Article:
The demand for radiotherapy across all European countries will increase by an average of 16% between 2012 and 2025, with the highest expected increase being for prostate cancer cases (24%), according to a new study published by Borras et al in Radiotherapy and Oncology.1
These projections came from a study by the Health Economics in Radiation Oncology project of the European Society for Radiotherapy and Oncology (ESTRO). The results were also presented at the ESTRO 35 Conference, held in Turin, Italy.
Yolande Lievens, MD, PhD
“Because radiotherapy involves significant outlay in equipment costs as well as in staff, long-term planning is necessary in order to achieve the required results. We, therefore, decided to try to forecast the radiotherapy needs of new cancer patients in the short to medium term to gain sufficient time for the purchase of appropriate machinery and the personnel training that will be required to meet this need,” said coauthor Yolande Lievens, MD, PhD, Chair, Radiation Oncology Department, Ghent University Hospital in Belgium, and President-Elect of ESTRO.
The research group—made up of senior radiation oncologists and epidemiologists from Belgium, Denmark, Spain, France, and Australia—analyzed European cancer incidence for the year 2013 by country and by tumor site, using data from the International Agency for Research on Cancer GLOBOCAN project on worldwide cancer incidence and mortality.
Using statistical modeling, the researchers applied the 2012 country, sex, and site incidence rates to the population forecast for 2025 in order to obtain projections of new cancer cases for that year.
Josep M. Borras, MD, PhD
“Although these projections take demographic changes into account, we are unable to estimate the potential impact of changes in risk factors,” said coauthor Josep M. Borras, MD, PhD, of the University of Barcelona, Spain.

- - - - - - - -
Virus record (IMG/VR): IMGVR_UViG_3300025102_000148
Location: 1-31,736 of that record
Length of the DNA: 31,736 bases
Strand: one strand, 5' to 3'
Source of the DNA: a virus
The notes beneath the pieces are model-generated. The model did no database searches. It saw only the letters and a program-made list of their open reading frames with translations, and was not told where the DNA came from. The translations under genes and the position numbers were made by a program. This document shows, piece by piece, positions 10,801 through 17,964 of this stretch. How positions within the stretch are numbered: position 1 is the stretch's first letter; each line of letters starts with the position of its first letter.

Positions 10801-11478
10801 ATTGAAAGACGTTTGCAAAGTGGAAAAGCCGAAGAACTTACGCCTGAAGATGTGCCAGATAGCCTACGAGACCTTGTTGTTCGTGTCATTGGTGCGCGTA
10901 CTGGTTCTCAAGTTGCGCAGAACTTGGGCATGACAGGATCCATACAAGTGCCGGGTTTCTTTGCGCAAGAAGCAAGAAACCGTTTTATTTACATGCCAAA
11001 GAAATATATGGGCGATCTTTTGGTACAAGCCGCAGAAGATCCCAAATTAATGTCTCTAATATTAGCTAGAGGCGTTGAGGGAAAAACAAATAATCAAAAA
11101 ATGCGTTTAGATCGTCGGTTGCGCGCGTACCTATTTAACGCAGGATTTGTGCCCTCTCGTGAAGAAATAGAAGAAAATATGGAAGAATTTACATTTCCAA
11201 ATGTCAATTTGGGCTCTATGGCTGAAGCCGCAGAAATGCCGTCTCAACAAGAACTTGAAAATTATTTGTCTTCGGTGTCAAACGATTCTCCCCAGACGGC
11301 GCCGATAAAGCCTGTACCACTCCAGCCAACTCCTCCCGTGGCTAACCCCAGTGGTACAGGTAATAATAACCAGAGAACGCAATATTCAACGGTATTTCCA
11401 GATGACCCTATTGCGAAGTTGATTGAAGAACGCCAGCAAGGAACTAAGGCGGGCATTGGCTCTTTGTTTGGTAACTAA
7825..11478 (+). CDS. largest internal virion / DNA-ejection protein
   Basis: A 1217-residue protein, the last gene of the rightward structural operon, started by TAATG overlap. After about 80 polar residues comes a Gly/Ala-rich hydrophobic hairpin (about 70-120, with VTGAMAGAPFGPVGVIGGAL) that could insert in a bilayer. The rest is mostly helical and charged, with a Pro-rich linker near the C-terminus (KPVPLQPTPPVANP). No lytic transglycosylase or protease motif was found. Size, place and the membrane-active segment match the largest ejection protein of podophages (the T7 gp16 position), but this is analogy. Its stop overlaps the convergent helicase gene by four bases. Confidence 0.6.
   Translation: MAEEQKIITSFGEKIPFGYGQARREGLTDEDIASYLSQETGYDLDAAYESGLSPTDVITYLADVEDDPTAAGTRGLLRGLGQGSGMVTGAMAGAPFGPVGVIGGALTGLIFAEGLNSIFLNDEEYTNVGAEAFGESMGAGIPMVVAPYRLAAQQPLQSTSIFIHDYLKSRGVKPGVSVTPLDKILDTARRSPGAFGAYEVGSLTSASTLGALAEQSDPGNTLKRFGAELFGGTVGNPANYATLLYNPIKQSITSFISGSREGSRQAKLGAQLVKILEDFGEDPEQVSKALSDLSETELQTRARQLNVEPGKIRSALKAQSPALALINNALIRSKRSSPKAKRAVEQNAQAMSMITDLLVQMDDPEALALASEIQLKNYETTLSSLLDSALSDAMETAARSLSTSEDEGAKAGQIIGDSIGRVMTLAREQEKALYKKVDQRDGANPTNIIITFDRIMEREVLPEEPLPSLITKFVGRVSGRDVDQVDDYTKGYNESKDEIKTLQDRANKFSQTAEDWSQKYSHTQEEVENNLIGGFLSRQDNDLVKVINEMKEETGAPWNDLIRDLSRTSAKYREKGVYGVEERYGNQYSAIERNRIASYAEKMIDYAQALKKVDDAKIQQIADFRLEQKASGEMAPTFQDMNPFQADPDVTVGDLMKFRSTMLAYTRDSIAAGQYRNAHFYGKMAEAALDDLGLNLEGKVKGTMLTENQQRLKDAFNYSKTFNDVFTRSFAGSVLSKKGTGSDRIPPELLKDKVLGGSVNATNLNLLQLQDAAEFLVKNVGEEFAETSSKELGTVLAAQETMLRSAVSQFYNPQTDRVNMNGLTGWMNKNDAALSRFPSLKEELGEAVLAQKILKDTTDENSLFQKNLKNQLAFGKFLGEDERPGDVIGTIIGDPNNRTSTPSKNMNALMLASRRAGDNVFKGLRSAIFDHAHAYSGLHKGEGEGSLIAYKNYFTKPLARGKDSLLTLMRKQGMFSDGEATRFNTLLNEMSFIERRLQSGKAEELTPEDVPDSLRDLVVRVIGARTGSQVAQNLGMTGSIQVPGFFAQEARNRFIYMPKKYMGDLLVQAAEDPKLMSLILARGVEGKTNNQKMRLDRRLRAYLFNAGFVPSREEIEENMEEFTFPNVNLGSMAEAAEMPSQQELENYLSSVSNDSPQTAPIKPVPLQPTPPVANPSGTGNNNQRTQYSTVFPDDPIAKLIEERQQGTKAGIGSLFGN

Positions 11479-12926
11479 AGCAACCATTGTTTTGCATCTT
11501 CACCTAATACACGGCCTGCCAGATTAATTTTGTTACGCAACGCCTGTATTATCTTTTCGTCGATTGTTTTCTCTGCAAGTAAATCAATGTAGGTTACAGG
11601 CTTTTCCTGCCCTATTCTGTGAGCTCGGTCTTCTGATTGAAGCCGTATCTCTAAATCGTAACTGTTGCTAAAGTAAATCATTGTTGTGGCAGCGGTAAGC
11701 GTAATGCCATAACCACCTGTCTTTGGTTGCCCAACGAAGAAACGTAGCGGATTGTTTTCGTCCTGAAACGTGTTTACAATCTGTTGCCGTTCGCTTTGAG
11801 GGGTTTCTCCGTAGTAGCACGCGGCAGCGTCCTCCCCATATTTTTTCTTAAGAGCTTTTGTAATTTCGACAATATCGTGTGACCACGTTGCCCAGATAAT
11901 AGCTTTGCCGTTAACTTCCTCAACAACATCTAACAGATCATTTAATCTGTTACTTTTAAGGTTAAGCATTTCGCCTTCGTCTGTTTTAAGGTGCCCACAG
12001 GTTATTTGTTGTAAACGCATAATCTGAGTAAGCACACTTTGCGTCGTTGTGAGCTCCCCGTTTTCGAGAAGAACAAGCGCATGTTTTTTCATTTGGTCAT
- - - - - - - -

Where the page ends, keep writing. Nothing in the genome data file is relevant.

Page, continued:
The detailed estimates for many different tumor sites produced some major increases. There were relative increases of more than 25% in patients with rectal cancer for whom radiotherapy would be indicated in Spain, The Netherlands, and the Czech Republic, whereas Belgium, the United Kingdom, and Denmark had estimated increases of more than 20%.
Prostate cancer showed the highest expected increase over the period, with a 24.4% rise, followed by bladder cancer (21%) and multiple myeloma (20.4%), whereas projected increases in female breast cancer, lymphomas, and head and neck cancer were below average.
About 4 million new cancer patients are expected in Europe in 2025. This estimate is based on demographic changes and represents a 15.9% increase on the 3.4 million diagnosed in 2012, assuming that overall cancer rates remain unchanged. Of these 4 million, the number of patients who would benefit from radiotherapy at least once during the course of their disease would rise from approximately 1.7 million patients in 2012 to 2 million in 2025—an increase of 16.1%.
This increase in new cancer cases is largely because the European population is aging due to increased longevity and lower fertility levels. Indeed, the very old (80 years and over) now make up the fastest-growing population age group in Europe.
Effect on Policy
Cai Grau, DMSc
“Being able to estimate the number of new cancer patients requiring radiotherapy is essential if we are to be able to plan for radiotherapy services,” said coauthor Cai Grau, DMSc, of Aarhus University Hospital, Aarhus, Denmark. “We have shown clearly that the need for radiotherapy across Europe will increase substantially by the year 2025.”
Dr. Lievens said, “We hope that our study will focus the minds of European policymakers on the need to invest in radiotherapy.” ■
Disclosure: For full disclosures of the study authors, visit www.journals.elsevier.com/radiotherapy-and-oncology/.